An employee working alone on the night shift was found seriously wounded and died. A post-injury drug test showed marijuana present in his system. Will the drug test negate workers’ comp death benefits for his family?
Joseph Boudreaux worked in a Georgia Pacific warehouse in Port Hudson, LA. On Aug. 31, 2013, Boudreaux was working alone, using a lift truck to load material onto trailers.
He was found unresponsive near his lift truck and was transported to an ER where he was pronounced dead.
The coroner concluded Boudreaux’s fatal injuries were possibly caused by pinch points between the end of a loading dock and the back of a trailer. He died of blunt force injuries to his chest and head.
Boudreaux’s two children filed for workers’ comp death benefits, but Georgia Pacific denied the claim because blood and urine samples taken soon after his death yielded positive results for marijuana.
Louisiana’s workers’ comp law prohibits benefits for injuries caused by an injured employee’s intoxication. The employer has the burden of proofing the worker was intoxicated at the time of the injury. Once the employer has met that burden, it’s presumed the employee’s injury was caused by his intoxication.
The burden then shifts to the employee (or his family) to show that intoxication wasn’t a contributing cause of the injury.
Boudreaux’s children sued to obtain the death benefits. The company asked for summary judgment – throwing out the lawsuit.
A workers’ compensation judge (WCJ) granted summary judgment in favor of Georgia Pacific. Boudreaux’s children took their case to the Court of Appeals of Louisiana.
The court noted that co-workers testified Boudreaux was alert and didn’t appear to be impaired on the day he died.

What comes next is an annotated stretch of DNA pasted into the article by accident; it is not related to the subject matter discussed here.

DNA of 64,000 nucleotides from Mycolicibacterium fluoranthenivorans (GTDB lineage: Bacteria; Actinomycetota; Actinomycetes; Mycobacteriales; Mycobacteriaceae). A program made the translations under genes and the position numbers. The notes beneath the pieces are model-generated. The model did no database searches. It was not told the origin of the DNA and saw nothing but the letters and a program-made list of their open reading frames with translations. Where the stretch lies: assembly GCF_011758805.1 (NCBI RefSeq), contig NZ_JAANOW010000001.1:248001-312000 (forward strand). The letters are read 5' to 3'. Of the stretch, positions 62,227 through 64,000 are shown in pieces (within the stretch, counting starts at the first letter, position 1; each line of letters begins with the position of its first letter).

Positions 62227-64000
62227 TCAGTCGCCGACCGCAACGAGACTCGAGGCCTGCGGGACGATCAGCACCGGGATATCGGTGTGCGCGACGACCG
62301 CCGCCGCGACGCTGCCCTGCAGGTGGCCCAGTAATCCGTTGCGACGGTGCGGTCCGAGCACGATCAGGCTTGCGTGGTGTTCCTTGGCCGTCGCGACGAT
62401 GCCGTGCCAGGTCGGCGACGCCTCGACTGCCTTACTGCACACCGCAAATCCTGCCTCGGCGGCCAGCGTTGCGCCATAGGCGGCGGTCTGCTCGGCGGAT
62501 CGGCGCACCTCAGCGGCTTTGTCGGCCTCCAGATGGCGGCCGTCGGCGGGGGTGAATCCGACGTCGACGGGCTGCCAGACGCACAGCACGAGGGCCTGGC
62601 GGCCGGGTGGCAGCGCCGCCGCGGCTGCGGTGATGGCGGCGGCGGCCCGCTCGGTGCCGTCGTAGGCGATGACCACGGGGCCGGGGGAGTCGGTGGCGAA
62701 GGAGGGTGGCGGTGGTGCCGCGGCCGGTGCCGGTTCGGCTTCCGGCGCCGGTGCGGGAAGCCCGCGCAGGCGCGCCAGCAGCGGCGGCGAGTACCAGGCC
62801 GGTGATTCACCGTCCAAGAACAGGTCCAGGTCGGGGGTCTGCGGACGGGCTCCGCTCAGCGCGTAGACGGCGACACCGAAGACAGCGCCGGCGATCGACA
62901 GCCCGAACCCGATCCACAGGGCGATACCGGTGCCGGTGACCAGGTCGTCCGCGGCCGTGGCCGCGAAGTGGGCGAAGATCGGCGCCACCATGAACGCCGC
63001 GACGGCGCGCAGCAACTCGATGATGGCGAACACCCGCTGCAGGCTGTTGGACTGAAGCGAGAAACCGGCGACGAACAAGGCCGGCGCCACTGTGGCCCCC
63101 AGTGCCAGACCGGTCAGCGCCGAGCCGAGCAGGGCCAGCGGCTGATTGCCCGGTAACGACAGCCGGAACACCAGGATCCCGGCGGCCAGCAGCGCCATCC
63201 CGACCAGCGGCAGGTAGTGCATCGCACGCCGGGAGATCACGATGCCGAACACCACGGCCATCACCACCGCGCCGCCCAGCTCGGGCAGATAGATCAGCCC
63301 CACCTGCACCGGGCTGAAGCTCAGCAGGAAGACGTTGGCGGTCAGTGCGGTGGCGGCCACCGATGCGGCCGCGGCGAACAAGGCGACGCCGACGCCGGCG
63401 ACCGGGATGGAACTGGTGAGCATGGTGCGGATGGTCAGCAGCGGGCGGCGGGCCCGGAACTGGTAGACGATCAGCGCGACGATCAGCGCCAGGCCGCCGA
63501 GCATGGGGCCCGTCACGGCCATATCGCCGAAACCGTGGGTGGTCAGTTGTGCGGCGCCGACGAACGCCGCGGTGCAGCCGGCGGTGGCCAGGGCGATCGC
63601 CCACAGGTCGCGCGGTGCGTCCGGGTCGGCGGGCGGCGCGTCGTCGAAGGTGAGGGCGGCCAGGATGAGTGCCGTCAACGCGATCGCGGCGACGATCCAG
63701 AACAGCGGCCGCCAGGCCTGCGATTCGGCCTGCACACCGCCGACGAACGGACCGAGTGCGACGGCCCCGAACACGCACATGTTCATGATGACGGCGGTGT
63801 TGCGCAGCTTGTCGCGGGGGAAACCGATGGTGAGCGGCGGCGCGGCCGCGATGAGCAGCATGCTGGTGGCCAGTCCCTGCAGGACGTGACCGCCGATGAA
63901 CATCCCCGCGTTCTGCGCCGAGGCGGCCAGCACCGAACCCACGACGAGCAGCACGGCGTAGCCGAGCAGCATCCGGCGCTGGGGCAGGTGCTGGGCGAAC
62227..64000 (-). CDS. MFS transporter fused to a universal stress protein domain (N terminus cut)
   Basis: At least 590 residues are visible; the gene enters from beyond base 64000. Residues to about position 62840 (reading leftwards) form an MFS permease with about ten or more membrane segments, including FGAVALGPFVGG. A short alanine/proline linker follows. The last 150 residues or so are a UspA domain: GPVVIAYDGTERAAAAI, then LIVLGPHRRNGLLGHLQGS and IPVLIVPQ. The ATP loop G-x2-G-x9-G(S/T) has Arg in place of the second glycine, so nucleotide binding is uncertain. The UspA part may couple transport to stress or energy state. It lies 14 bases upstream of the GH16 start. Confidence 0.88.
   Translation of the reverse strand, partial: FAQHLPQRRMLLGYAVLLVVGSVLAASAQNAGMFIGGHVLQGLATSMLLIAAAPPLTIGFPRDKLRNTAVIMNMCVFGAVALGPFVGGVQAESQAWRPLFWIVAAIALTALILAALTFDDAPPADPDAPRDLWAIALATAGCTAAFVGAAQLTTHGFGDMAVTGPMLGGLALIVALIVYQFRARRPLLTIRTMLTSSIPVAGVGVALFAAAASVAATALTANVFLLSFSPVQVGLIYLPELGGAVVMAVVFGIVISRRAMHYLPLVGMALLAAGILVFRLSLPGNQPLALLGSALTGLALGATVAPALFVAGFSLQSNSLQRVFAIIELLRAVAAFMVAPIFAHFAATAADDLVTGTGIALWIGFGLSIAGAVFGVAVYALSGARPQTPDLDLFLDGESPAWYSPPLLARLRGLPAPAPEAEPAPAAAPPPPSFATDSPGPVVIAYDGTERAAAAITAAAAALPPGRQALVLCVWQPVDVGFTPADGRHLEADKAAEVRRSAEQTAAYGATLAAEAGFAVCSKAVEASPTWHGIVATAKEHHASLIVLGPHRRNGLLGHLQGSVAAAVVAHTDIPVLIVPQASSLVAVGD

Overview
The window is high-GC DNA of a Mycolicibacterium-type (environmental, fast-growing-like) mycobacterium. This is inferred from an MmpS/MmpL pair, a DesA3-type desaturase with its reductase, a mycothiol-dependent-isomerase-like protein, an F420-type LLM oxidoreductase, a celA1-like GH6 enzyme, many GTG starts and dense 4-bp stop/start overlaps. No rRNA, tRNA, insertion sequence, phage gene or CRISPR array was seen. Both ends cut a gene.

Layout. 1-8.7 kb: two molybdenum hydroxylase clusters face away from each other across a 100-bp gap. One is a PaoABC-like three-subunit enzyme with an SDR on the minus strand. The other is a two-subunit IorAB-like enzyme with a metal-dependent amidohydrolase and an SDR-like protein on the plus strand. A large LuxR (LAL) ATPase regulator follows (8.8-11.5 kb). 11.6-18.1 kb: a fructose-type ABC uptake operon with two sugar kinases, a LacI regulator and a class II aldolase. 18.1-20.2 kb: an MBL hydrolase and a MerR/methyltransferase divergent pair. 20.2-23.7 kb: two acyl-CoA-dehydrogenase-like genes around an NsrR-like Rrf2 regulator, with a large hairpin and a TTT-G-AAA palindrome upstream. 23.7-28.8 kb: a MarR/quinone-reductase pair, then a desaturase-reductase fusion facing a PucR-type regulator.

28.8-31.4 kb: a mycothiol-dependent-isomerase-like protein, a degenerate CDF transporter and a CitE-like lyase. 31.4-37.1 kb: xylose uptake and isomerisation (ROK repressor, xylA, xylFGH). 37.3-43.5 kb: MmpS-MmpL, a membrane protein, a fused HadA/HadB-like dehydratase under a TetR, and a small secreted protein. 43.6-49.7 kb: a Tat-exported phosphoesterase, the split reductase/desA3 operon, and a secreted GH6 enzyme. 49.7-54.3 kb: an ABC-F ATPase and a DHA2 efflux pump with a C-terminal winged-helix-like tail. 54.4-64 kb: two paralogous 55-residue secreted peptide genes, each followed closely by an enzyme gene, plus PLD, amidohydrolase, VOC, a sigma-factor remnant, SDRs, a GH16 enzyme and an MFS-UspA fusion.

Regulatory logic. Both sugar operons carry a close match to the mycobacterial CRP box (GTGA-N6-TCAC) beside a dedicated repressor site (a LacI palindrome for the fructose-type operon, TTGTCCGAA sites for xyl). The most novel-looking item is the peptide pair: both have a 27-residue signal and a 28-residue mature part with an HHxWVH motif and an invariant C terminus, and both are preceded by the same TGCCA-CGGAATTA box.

The workers also testified this type of “freak accident” could have happened to anyone who drove lift trucks, impaired or not, due to the pinch points created by the difference in levels of the loading dock and trailers.
The appeals court said these statements from his co-workers “created a genuine issue of material fact” that should be decided by a trial court. For that reason, the appeals court ruled the WCJ had erred in granting summary judgment to Georgia Pacific.
In effect, the court was saying that Boudreaux’s children, under state law, should be given their day in court to attempt to prove that the presence of marijuana metabolites in his system didn’t prove that he was intoxicated and impaired on the day of his death or that his marijuana use was the cause of his death.
The court remanded the case for further proceedings.
The take-home in this case: The law creates the presumption that an injured employee with a positive drug test was intoxicated at the time of the injury, and that intoxication was the cause of the injury. However, the employee (or his family) can still rebut that presumption in court. Ultimately, if intoxication wasn’t the cause of the injury, the employee can still receive workers’ comp benefits.
(Leon Joseph and Hannah Boudreaux v. Georgia Pacific LLC and ESIS, Court of Appeals of LA, First Circuit, No. 2015 CA 0227, 9/18/15)